My ancestors were Presbyterian abolitionists who fought on the Union side, but I get really ticked off when imbeciles take a sledgehammer to my country’s history.
Last week, with self-satisfied glee, savages tore down the 14-foot statue of Robert E. Lee designed by the French sculptor Antonin Mercie and installed in 1890 on land deeded to the state — in return for a promise that the Commonwealth of Virginia “will hold said Statue and pedestal and Circle of ground perpetually sacred to the Monumental purpose to which they have been devoted and that she will faithfully guard it and affectionately protect it.”
But Virginia’s supreme court ruled that the state had a “free speech” right to violate the deed. On that theory, no contract can ever be enforced. I have a free speech right to say that I will NOT deliver 20 pounds of bananas!
It’s not just “Southerners” who revere Lee, as his Wikipedia page implies. Franklin Delano Roosevelt called Lee “one of our greatest American Christians and one of our greatest American gentlemen.” Dwight Eisenhower said Lee was “noble as a leader and as a man, and unsullied as I read the pages of our history.” Even Ulysses S. Grant called him “the acknowledged ablest general in the Confederate army.”
The son — not grandson — of a hero of the American Revolution, Lee graduated second in his class at West Point, then distinguished himself in the Mexican-American War. Lee’s reputation was so great that President Lincoln asked him to take command of the Union forces against the South. But Lee was a Virginian and felt compelled to take Virginia’s side, so he resigned from the U.S. Army.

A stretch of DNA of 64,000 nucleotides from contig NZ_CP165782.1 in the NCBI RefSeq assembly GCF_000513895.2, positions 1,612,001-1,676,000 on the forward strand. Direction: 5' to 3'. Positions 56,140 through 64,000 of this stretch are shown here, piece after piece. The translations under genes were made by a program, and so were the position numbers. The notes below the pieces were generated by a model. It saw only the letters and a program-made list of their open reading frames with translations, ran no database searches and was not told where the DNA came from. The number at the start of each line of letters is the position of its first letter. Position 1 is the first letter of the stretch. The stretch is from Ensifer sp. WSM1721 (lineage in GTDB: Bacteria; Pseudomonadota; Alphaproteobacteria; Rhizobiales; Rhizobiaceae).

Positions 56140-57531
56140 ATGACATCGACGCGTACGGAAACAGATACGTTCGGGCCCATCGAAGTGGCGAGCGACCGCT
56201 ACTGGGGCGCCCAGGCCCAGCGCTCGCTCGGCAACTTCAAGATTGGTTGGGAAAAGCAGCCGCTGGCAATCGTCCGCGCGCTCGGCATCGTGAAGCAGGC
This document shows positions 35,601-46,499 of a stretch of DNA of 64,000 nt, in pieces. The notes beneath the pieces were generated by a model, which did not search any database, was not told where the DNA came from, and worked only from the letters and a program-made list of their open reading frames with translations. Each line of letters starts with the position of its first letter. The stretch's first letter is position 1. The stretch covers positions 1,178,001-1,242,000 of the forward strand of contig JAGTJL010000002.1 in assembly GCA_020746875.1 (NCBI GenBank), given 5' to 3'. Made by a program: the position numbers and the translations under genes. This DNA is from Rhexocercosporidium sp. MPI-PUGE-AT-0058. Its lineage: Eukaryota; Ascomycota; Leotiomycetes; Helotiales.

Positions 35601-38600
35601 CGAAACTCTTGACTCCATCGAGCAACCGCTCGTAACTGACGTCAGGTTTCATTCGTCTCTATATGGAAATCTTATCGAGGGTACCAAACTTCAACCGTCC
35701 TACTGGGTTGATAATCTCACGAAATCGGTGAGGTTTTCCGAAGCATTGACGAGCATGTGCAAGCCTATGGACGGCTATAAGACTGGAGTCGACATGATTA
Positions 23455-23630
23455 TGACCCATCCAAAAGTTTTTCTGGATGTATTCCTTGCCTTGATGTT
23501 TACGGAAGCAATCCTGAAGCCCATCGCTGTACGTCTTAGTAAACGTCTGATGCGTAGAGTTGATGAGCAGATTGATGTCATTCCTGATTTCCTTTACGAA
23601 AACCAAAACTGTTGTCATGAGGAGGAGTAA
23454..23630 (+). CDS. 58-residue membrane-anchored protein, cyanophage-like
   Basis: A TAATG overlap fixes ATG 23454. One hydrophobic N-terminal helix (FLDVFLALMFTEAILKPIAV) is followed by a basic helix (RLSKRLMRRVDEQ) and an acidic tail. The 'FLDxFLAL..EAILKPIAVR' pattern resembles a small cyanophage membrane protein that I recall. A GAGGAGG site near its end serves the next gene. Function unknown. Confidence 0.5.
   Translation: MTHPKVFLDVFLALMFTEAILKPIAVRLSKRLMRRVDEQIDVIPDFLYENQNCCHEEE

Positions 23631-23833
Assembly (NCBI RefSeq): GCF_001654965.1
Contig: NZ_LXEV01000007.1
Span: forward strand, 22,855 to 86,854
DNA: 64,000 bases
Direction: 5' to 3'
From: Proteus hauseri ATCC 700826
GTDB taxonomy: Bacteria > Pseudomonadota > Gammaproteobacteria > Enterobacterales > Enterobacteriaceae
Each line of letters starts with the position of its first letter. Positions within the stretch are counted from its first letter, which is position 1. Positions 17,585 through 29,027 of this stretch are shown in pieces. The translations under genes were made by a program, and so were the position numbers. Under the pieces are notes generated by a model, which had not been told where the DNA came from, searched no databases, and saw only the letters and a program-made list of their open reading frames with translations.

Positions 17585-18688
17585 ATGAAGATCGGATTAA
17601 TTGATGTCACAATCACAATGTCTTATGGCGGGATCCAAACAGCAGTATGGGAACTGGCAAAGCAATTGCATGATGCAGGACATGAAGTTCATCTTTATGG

(For my illiterate readers and anyone who gets his news from MSNBC: That makes Lee the opposite of a “traitor.” A traitor is someone who pretends to be on your side, while secretly working with the enemy, not someone who loudly announces, I quit. My friends and I are leaving.)
Among his accomplishments, there’s also the minor fact that Lee saved the country. Immediately after a bitter, bloody civil war, pitting brother against brother — four of Mary Lincoln’s five brothers fought for the Confederacy — the landscape littered with the dead, Lee ensured that the South would accept defeat.
When Lee surrendered at Appomattox, he was at the height of his powers, idolized throughout the South. The president of the Confederacy, Jefferson Davis, wanted to fight on, telling his officers, “I think we can whip the enemy yet, if our people will turn out.”
But Lee, not Davis, held the hearts of his countrymen. When one of Lee’s own officers urged him to lead a guerilla war against the North, Lee remonstrated, “as a Christian people, there is now but one course to pursue. We must accept the situation; these men must go home and plant a crop, and we must proceed to build up our country on a new basis.”
He could easily have pulled a Trump and told his supporters, We got screwed! Take to the hills! They would have followed. Hundreds of thousands more lives would have been lost. The country might never have recovered.